Reconciliation Not Accountability

The Government seems to think that economic development of the North & East will resolve all the problems of the Tamils and that the Tamil demand for a political solution can be ignored. If we want to have a Sri Lankan nation we must consciously develop a Sri Lankan identity. A Sri Lankan identity means there should be no more appeals to Sinhala nationalism or Tamil nationalism. In Tamilnadu Tamil nationalism withered away only after the Tamil language was recognized and equal rights were conceded to the minorities in India. It cannot be different in Sri Lanka. The Sinhalese fear that Tamils threaten the unity of Sri Lanka as one nation because of their claim to the traditional lands in the North & East. But the answer is not to seek to plant more Sinhalese in these areas and reduce the Tamil majority for that would only worsen the fear and suspicion of the Tamil people that the Sinhalese are seeking to dominate them. The stoppage of State aided colonization has always been a demand of the Tamil people to which we have to pay heed. Peace can come only through justice and reconciliation.

There is the Commission on Lessons Learnt and Reconciliation. Several people thought that it was an exercise to look for a scapegoat in the form of the Lessons Learnt from the Ceasefire Agreement of 2002, an attempt to blame Ranil Wickremasinghe and the UNP. We think it was not wrong to enter into a Ceasefire since Our Lord said “Blessed are the Peacemakers.” But Prabakaran wanted Eelam and nothing short of it and naturally the anti-thesis was produced in the South and President Mahinda Rajapakse mobilized this force of Sinhala nationalism to take the battle to the LTTE heartland. If and when this problem is finally resolved through a devolution of power like in the 13th Amendment or a plus version of it, the futility of all that blood  letting would be realized. All that blood spilt could have been avoided if our leaders were allowed to devolve power if they had not been opposed by those who whipped up the passions of the Sinhalese by appealing to an irrelevant historical past.

Reconciliation is necessary to maintain one country and one State within it. Reconciliation is a process. It is one that would necessarily entail how we Sinhalese, Tamils and Muslims perceive our future to be. It would be naïve to assume that a policy or a set of proposals can and would help reconcile the marginalized communities. They would only be a start. Already we see conflicts between the Governor of the Eastern Province and the Provincial  Council, and that too in the interference in the affairs of the Sinhales majority in Amparai district; between the Central Government and the Amparai Pradesiya Sabha where the latter’s projects sent up for funding have been rejected in toto and instead the proposals of the Member of Parliament have been accepted. There must be devolution not on paper but in fact.

The evidence given before the Commission on Lessons Learnt and Reconciliation by the Defense Secretary Gotabhaya Rajapakse should help to dispel some of the fears and suspicions of the Tamil people of the North. His assurances on matters of land, the presence of the military and the measures being adopted for greater inclusiveness of persons from the area on security promote reconciliation.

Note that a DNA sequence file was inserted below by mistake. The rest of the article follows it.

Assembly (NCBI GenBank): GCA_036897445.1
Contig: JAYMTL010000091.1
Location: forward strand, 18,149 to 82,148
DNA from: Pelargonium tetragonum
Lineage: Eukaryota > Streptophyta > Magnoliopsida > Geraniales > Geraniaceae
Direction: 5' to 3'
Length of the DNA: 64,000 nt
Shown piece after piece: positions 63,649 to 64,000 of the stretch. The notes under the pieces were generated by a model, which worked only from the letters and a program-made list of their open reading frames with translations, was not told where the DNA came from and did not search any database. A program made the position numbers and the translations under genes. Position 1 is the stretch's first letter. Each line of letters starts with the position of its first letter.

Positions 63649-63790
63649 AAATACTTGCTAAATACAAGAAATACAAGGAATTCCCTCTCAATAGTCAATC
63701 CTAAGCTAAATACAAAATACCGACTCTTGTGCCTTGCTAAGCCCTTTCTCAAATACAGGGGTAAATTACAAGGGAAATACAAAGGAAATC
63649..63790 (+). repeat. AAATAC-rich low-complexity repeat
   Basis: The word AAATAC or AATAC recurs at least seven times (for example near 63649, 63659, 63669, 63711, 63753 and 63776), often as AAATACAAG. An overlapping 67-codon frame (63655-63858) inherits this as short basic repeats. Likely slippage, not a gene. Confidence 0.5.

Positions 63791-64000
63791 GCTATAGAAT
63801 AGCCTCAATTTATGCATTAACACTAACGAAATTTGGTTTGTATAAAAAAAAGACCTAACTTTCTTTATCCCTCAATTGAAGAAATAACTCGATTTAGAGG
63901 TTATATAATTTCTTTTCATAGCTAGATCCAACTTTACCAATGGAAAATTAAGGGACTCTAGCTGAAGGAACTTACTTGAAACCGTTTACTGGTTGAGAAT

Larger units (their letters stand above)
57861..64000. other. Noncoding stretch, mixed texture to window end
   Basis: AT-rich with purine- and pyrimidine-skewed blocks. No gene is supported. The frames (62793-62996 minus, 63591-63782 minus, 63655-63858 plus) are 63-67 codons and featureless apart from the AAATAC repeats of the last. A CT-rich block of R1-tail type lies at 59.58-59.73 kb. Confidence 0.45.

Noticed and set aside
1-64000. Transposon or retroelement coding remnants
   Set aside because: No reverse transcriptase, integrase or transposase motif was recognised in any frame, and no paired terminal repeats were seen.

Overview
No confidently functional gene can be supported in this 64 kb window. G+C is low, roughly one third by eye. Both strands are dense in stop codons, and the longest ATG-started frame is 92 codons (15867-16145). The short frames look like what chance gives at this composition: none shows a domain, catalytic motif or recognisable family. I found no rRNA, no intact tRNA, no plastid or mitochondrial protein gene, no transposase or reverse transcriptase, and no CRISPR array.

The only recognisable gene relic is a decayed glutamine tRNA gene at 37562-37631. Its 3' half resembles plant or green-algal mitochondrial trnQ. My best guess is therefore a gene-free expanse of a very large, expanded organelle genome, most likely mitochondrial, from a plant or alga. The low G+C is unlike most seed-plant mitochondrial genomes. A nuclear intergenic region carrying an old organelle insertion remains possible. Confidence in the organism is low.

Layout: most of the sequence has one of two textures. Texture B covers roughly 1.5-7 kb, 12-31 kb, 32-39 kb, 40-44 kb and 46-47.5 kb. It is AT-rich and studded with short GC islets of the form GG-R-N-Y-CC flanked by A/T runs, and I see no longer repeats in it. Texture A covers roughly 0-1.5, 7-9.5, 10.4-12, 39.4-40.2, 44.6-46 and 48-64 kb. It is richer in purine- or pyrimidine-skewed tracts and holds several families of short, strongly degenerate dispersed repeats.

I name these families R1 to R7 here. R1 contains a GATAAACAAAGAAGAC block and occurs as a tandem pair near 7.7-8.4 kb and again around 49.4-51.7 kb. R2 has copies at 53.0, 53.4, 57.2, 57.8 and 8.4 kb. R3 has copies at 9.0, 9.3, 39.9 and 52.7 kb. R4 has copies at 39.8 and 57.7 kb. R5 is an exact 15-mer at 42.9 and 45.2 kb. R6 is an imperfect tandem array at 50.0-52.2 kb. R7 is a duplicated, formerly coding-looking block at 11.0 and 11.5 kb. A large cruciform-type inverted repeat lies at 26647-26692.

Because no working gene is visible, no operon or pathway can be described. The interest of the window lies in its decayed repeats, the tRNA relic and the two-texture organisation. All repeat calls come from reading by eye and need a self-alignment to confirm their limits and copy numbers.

The Commssion should act more boldly to draw the Tamil community to give evidence about their hardships, fears and suspicions. The so-called Tamil diaspora should be encouraged to give evidence perhaps in camera about their complaints of the war crimes so that both sides begin to understand at least what is the others point of view. This is the first step to bridge the gulf. The Diaspora must understand that the pursuit of revenge is ultimately not in the interest of anybody. Revenge is mine says the Lord. Their efforts should be directed instead towards reconciliation not revenge.

As for the government it must realize the need to face the truth of whatever that happened in the final stages of the war and make amends. This is not with a view to punishing the perpetrators but with a view to reconciliation and to make amends. Perhaps if all the parties agree to a political solution then the quod pro quo can be to drop all charges of crimes committed or alleged to have been committed during the war by both sides. We need to be reconciled rather than to seek accountability for crimes committed.

 Reconciling the Tamil community would however require more ground actions following the assurances of the Defense Secretary. Devolution of power is the only way to win over the Tamil people to the acceptance of a one country and one people. India did it and it has helped India to build an Indian national identity. Gone are the days when Indians considered themselves as Sikhs, Bengalis or Tamils. They are now proud to call themselves Indians. We still pride ourselves as being Sinhalese or Tamils but as Sri Lankans. The Tamil expatriates have much to offer to re-build the country if Reconciliation can be achieved. The people of all communities are ready for reconciliation. It is up to the Government of President Rajapakse to take the lead without playing politics of race and religion as in the past.

If we are to prevent unnecessary interference by our big neighbor we must resolve our problems ourselves and pay heed to the demands of their democratic leadership without isolating them as we did in the past which led to the emergence of the LTTE END